Theme 2: Role of informal transport in meeting the mobility needs of the poor/low-income population Cities in the developing countries have been witnessing a rapid increase in mobility demand, which has led to fast motorization. The number of personal vehicles is on a rise in most cities. With the absence of adequate public transport and robust urban planning, the urban areas are facing challenges like accidents, congestion and pollution. The worst affected due the current urban transport growth trends are the urban poor who are most exposed to these deteriorating conditions. Uncontrolled urban sprawls require them to commute large distances for employment at minimal costs or force them to live in congested city centers to avoid transport costs. With increased private motor vehicles and buses competing for road space and hardly any infrastructure for non-motorized transport, it becomes riskier for the urban poor and vulnerable commuters to travel by non-motorized transport means, leaving very few modal choices for them. With longer distances to be travelled and lack of adequate and affordable transport services for this section of population, many urban and peri-urban areas have seen a rapid growth of informal public transportation modes, mainly catered by private sector, for providing low 4


cost mobility options. Informal transport systems do provide the much-needed, low-cost transport services for poor in the cities of the developing world. As stated earlier, even in cities where public transport facilities are available, informal public transport modes form a large share of the mobility. They either provide the last mile connectivity between the public transport nodes and the final destination, or complement other formal modes by increasing the options for the commuters. Given the flexibility provided by such informal modes, they are able to Tuk-Tuk in Bangkok; Source (GIZ, 2010) meet an unfilled niche demand not met by public or other formal modes of transport. Informal modes of transport carry people over different distances, serve unique markets because of its local advantages, operate within varying legal constraints within the urban transport network, and provide cheaper/affordable mobility options to the low-income population. It is important to highlight/recognize the role of informal transport in meeting mobility needs of poor/low income population, especially in the context of increasing distances that they need to travel due to the sprawling cities. Access to affordable/flexible transport systems, provided by informal transport modes in many cases, helps them access their workplaces and helps improve their economic well-being. The discussions as part of this theme will focus on highlighting the important role of informal transport with the help of a few case studies from South and South East Asia.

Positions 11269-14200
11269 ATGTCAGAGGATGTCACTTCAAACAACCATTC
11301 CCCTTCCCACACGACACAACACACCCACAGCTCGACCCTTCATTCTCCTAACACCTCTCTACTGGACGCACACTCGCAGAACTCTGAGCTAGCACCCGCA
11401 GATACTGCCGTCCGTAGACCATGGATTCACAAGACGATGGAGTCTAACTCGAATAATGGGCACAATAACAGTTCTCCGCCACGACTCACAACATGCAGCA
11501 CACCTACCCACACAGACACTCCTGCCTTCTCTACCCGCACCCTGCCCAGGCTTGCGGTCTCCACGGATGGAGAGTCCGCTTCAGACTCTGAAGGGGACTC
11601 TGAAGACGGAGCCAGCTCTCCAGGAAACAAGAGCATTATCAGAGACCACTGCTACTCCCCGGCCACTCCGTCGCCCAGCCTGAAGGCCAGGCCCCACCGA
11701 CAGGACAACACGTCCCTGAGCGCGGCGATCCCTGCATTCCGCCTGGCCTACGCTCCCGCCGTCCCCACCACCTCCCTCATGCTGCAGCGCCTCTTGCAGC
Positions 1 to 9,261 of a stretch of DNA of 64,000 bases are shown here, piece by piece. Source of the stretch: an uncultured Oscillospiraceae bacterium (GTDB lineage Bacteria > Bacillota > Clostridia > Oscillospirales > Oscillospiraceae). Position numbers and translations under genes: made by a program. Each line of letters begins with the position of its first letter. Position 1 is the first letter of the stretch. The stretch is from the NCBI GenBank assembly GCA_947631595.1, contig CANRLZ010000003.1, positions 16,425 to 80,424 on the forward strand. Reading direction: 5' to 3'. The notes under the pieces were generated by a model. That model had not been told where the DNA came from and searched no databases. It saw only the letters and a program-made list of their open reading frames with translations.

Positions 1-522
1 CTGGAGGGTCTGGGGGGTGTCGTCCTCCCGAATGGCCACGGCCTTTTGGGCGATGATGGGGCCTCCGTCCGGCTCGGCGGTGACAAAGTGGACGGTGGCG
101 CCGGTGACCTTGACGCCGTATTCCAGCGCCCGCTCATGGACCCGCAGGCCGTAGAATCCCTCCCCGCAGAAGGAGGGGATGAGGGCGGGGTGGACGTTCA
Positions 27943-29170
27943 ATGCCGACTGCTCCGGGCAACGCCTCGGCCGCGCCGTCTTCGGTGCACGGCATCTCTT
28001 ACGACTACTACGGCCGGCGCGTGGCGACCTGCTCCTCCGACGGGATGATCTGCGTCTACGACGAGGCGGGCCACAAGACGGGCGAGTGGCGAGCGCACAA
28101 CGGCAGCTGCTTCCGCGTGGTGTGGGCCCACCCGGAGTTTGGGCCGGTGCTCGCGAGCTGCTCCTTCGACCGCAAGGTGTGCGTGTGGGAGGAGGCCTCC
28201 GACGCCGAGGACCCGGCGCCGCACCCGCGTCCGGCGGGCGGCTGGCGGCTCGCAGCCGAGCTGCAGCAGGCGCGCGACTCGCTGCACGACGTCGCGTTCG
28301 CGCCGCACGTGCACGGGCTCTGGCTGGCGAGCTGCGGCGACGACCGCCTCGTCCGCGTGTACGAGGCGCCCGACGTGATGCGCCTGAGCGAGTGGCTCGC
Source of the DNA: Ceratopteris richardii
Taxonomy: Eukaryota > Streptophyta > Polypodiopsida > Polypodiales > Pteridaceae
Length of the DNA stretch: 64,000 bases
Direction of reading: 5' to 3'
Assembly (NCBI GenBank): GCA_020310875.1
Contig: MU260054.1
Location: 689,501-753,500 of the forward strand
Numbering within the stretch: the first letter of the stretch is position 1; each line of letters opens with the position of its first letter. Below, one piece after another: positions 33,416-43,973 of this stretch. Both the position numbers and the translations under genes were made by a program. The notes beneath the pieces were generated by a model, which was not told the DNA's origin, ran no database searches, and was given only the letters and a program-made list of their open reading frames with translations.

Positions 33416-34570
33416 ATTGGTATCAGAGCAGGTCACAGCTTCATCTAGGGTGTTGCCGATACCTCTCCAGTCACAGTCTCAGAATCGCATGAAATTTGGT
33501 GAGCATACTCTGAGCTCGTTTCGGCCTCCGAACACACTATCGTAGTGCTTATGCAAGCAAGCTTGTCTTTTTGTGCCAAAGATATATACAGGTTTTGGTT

Theme 3: Improving informal transport: Challenges and solutions Legal and regulatory issues Legal and regulatory issues w.r.t vehicle registration1, driver licenses2, tariffs, routes, etc. of informal modes are typically recognized as key issues to be addressed if these modes are to be improved. It is however, important to appreciate that some of these illegalities/lack of regulations helps the operators to lower the cost of operations, which helps in making these modes more flexible in their operations and affordable to the poorer section of population. The key issues to be deliberated under this theme are: 

Whether informal modes should be formalized?



Would formalization affect the characteristic nature of these modes that makes them a pro-poor mode?



What should be extent of formalization, if it is to be done?

Environmental issues The owners of most motorized informal modes of transport generally use inefficient technologies not adhering to any particular technology standard. This is mostly because of the low capital costs of acquiring old and out dated vehicles for this purpose and low or no maintenance. As a result, the energy efficiency of motorized modes of informal transport 1

In case of motorized modes

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Ibid. 5


Workshop- ‘Mobility for poor: Improving informal transport’

systems is low and they generate significant amount of pollution. The impact of this is highest on the people who operate and avail these services, belonging mostly to the poorer segments of the community. The key issues to be deliberated under this theme are: 

Technologies/fuels

Maintenance regime

Regulations to ensure technology/emission norms compliance

Cycle rickshaws in Dhaka Source: www. gondolaproject.com

Safety issues Informal modes (motorized and non-motorized) lack safe design making them vulnerable to accidents. In case of motorized modes, this is augmented by overcrowding and the poor driving and maintenance of the vehicles. Even non-motorized informal transport modes such as the human powered cycle rickshaws, which do not aggravate any of the harmful health hazards due to pollution, are exposed to increased accident rates. The key issues to be deliberated under this theme are: 

Vehicle design

Driver training and licensing

Maintenance of vehicles

Overcrowding

Street infrastructure/design

Integrating informal modes in urban/transport planning and with existing formal public transport modes Lacking the rigidity of the formal transport systems, informal modes of transport have the flexibility to quickly evolve to meet new demands for mobility. This characteristic of this form of transport could be used to enhance/substitute the public transport services. If organized and integrated, these modes can help meet mobility needs of city population in a more efficient manner. The key issues to be deliberated under this theme are: 